How to respond when the feds come knocking

Braden K Core

Attorney Braden K. Core

NEW ORLEANS – Most forwarders hope to never have to deal with a government enforcement action, but the smart ones know that it’s best to be prepared just in case the TSA or the FAA come knocking when you least expect it.

Speaking at yesterday’s Air Cargo 2015 session, attorney Braden K. Core, with Scopelitis, Garvin, Light, Hanson & Feary, specializing in transportation law, and Paulette Kolba, an export compliance expert, provided some advice for forwarders on ways to keep in compliance with the federal government.

Braden told the forwarders in attendance that if they receive a letter of investigation (LOI), they should make sure their ground people cooperate fully with the investigating agency. The things not to do include failing to report the violation up the chain of command. “Take the LOI very seriously to minimize the impact of a potential investigation,” he said.

Prompt compliance is critical, Braden said. If a violation is discovered, he suggested moving swiftly to resolve the issue and to keep a running list of what is requested by the investigators and what is provided. Consider whether you need an attorney and get one involved early if need be, he added. In responding to the LOI, have someone other than the employee, who may have committed the violation, write the response.

“A letter of investigation is like a pre-lawsuit,” Braden said. “Don’t wait if you can avoid legal enforcement action.” In fact, voluntary self-disclosure is often a good idea – to own the violation before the agency comes after you. It won’t necessarily get you off the hook, but it helps, he added.

How can a forwarder get in trouble in the first place? An on-site inspection usually reveals a violation. It can be a simple licensing error, or perhaps some cargo is discovered to be prohibited merchandise, such as drug paraphernalia or intellectual property, or it could be goods intended for an embargoed destination.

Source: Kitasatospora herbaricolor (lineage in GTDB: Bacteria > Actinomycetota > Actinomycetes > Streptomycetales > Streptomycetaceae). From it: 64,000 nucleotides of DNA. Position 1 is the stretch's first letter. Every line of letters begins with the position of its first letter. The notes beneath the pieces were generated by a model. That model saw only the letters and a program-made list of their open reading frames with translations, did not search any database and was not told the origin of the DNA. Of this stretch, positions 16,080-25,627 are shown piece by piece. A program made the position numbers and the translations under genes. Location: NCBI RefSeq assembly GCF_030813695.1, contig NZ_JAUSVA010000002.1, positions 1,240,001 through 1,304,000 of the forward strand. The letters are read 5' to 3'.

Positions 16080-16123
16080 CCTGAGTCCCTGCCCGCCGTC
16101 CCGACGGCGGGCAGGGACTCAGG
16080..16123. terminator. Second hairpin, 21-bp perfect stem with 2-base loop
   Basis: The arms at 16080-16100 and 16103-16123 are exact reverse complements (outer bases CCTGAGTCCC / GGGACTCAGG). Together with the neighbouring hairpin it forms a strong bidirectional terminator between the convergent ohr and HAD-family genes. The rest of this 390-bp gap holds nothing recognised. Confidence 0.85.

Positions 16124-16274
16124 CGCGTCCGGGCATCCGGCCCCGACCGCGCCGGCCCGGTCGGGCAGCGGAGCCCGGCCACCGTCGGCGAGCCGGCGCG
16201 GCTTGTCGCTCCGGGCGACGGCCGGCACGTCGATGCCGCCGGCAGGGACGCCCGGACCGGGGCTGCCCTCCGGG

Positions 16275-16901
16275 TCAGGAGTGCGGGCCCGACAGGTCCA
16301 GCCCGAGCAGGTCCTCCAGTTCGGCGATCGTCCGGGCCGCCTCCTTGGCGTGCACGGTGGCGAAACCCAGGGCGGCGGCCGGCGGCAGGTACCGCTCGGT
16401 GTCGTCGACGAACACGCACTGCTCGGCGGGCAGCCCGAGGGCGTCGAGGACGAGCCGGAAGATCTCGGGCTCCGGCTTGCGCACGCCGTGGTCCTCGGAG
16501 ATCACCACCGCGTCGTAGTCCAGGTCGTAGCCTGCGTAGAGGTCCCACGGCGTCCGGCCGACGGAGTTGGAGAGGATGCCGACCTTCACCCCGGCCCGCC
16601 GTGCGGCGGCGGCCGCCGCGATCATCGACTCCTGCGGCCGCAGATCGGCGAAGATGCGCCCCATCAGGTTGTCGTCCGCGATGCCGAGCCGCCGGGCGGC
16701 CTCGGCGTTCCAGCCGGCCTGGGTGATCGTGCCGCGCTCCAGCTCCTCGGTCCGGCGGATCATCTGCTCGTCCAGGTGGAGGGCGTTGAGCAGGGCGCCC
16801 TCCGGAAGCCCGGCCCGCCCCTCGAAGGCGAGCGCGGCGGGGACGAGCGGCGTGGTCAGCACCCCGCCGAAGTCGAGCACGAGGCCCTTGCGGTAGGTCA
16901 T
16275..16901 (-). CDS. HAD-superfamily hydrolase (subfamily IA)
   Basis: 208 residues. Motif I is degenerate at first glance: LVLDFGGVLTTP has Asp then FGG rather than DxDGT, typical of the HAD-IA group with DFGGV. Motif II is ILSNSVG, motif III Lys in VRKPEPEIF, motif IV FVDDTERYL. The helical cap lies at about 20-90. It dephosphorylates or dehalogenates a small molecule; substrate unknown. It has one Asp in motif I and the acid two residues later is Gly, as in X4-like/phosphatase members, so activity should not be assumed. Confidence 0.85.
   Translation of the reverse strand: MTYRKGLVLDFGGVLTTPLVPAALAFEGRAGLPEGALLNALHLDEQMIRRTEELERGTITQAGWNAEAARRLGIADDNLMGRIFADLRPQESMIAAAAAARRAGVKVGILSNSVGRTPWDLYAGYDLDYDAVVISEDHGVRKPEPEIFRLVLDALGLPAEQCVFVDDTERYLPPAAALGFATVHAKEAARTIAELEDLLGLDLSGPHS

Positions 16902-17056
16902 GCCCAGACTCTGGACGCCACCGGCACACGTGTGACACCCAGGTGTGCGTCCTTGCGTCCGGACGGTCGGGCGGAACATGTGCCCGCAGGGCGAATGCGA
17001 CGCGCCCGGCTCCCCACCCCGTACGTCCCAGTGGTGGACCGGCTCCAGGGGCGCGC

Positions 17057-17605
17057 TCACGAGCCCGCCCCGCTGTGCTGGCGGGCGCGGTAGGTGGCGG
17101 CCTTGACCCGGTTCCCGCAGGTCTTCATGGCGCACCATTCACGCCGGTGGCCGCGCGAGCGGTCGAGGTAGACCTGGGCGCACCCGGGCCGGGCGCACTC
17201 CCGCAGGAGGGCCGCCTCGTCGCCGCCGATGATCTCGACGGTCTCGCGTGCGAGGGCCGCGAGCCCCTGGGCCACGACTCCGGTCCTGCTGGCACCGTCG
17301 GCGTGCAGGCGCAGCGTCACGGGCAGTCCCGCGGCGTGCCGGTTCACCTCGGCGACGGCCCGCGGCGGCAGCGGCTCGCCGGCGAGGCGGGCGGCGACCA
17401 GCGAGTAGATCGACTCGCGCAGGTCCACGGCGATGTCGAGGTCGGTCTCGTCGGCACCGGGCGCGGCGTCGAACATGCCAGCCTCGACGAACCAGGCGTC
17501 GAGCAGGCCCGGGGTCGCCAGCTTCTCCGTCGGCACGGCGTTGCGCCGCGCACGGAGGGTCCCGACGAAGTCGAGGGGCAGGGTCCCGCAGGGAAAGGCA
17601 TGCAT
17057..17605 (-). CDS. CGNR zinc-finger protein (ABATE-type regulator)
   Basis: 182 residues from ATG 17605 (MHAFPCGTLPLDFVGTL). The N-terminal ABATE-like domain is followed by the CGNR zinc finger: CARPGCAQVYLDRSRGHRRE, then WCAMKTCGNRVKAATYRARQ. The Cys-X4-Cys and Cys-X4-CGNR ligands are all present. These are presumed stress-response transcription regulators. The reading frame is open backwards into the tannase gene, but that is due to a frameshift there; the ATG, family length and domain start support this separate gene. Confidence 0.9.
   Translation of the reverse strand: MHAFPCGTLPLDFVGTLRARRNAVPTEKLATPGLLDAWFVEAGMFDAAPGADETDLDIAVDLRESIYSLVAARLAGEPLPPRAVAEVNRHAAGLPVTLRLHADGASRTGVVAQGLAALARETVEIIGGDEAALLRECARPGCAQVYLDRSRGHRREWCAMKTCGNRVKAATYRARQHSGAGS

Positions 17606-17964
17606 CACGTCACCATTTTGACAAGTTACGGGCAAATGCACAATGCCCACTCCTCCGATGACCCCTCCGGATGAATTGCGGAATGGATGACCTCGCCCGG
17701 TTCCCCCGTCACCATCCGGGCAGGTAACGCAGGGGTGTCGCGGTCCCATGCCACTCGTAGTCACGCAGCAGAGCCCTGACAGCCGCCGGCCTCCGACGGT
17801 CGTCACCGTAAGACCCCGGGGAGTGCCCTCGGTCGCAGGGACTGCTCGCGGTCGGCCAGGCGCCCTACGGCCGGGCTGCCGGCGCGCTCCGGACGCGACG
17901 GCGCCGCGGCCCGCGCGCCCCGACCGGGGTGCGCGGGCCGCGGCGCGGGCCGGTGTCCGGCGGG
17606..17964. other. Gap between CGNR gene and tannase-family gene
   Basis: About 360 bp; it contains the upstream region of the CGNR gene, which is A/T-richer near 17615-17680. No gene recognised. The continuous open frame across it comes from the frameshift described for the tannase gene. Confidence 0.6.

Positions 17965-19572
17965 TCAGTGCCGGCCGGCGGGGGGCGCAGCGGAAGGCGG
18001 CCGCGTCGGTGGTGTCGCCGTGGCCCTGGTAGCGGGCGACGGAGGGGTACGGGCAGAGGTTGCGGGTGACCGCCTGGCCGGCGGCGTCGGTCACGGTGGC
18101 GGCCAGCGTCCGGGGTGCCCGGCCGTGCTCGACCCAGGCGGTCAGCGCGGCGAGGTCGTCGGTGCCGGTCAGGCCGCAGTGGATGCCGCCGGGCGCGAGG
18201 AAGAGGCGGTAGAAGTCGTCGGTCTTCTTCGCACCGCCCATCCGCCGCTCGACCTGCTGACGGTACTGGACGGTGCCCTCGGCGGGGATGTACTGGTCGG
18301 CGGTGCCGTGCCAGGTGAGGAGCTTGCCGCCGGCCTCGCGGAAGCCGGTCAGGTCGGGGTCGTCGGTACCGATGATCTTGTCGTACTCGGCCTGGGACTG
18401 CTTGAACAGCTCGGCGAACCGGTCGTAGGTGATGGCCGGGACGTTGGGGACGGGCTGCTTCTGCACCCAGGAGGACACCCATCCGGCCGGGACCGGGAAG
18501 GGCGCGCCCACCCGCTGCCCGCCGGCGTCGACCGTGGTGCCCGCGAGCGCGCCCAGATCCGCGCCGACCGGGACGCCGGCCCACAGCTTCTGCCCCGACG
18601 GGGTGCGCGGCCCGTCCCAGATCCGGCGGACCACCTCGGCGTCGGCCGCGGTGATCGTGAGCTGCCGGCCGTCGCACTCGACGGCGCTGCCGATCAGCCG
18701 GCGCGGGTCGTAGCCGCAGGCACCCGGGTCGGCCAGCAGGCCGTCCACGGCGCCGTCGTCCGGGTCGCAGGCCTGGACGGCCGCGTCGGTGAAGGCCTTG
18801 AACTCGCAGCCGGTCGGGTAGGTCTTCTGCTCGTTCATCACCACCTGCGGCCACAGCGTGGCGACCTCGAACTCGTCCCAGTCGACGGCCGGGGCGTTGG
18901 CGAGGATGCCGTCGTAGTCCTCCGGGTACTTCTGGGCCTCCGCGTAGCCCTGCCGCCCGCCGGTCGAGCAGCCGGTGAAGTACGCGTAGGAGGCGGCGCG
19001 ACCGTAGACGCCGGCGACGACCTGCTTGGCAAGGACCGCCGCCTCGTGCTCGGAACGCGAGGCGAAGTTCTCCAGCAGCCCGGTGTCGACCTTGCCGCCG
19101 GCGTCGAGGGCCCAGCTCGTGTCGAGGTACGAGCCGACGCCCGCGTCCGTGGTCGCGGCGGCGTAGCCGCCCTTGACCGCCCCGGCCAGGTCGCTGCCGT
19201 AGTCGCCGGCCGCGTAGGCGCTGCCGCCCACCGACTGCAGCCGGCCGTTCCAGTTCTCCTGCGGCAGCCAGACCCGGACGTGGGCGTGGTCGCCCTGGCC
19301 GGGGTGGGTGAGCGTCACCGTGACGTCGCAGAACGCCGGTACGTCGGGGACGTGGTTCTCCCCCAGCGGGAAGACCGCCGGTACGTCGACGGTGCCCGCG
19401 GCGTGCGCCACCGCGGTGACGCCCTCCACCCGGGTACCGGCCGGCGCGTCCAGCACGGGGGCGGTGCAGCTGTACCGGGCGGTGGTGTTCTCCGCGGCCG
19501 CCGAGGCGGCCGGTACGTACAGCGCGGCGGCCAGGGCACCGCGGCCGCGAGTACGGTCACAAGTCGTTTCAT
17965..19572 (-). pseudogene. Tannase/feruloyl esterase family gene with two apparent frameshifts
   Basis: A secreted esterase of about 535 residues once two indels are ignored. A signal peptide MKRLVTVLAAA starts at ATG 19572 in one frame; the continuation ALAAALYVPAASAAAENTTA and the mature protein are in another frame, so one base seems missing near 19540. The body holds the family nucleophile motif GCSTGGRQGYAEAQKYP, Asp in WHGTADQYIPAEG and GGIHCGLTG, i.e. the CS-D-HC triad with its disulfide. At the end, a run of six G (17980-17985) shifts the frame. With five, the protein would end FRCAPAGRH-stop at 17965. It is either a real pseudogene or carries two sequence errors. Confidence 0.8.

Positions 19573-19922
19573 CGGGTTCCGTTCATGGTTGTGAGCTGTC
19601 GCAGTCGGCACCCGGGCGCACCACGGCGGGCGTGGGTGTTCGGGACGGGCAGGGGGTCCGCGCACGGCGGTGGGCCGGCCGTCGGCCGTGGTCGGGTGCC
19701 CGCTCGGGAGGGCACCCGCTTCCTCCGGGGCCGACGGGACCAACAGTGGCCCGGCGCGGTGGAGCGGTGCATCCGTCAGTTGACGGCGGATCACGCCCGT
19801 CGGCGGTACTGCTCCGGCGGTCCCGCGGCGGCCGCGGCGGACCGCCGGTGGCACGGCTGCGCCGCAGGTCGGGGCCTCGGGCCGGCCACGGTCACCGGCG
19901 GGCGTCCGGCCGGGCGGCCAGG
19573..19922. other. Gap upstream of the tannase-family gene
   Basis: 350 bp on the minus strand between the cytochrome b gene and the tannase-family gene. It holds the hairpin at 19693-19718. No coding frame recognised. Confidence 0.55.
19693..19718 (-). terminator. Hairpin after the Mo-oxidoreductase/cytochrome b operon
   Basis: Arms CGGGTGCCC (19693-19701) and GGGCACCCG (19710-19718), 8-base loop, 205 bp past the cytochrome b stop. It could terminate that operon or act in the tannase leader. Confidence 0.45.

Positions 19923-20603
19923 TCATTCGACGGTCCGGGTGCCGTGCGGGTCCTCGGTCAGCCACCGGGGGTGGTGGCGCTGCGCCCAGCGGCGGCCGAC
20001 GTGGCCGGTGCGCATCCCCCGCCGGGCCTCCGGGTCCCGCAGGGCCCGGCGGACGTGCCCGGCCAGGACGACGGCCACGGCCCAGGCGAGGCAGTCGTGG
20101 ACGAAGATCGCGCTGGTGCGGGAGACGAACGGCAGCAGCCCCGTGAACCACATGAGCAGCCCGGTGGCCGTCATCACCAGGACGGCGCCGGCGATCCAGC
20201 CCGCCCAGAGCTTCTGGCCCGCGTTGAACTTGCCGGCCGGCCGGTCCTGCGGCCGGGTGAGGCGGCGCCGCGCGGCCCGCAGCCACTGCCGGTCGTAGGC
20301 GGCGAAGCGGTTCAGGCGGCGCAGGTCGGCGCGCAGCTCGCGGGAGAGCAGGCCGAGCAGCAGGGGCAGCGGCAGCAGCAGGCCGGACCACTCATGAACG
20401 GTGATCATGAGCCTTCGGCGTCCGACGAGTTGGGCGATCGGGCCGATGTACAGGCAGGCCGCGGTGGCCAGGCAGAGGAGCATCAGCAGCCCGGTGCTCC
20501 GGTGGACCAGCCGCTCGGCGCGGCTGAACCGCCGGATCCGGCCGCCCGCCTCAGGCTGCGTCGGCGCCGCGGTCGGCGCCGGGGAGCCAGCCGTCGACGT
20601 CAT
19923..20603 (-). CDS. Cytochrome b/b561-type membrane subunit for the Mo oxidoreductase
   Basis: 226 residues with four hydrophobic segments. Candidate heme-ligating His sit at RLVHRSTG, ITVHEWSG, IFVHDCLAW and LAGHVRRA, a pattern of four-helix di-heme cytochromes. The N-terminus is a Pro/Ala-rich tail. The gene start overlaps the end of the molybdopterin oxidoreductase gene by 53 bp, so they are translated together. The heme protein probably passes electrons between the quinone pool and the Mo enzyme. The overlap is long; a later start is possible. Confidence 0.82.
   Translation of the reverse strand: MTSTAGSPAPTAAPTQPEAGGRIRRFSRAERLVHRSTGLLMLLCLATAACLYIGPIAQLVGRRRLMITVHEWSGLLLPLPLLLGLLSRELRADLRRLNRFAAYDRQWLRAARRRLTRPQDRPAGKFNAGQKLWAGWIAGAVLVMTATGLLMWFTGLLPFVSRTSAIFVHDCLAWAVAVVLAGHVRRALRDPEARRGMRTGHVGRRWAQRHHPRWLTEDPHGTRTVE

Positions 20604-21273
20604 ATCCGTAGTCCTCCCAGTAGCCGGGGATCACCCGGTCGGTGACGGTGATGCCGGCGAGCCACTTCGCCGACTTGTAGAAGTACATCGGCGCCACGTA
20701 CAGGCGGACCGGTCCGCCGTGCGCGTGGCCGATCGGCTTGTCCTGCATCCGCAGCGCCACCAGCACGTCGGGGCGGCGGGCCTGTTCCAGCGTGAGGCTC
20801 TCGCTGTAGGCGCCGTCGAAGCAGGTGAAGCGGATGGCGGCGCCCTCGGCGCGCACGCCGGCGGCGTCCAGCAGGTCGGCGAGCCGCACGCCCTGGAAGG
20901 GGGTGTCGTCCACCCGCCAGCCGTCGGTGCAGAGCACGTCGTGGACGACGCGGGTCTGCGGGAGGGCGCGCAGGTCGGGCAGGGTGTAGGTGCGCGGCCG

Paulette Kolba

Paulette Kolba

Kolba recommended always having a documented compliance program. She said agencies such as Customs, the Office of Export Enforcement and Homeland Security, among many others, are watching what’s being shipped. “Government agencies talk to each other about who is in trouble,” she said. Customs doesn’t have to share why they are detaining your cargo, either, so it could sit at a border for as long as they see fit.

Enforcement actions, such as charging letters, subpoenas and warrants, should be taken very seriously, both speakers said.

“If you’re served a warrant, it’s time to hire an attorney,” Braden said. Once a warrant is approved, an agency can request all documents, all communications, a specific timeline or specific transactions, and even conduct an email search.

If a subpoena is delivered, Kolba said to ask if you are the target and seek internal legal advice first. “Keep communication in a limited circle of people, limit the scope of the request if possible, ask for more time and gather documentation,” she added.

And since violations and corresponding records can remain public record for several years, the negative publicity can hurt your forwarding business.

The bottom line – have a policy for handling government investigations. The exporter should be giving all their information to forwarders, so it’s important that, as a forwarder, you know who your customer is.

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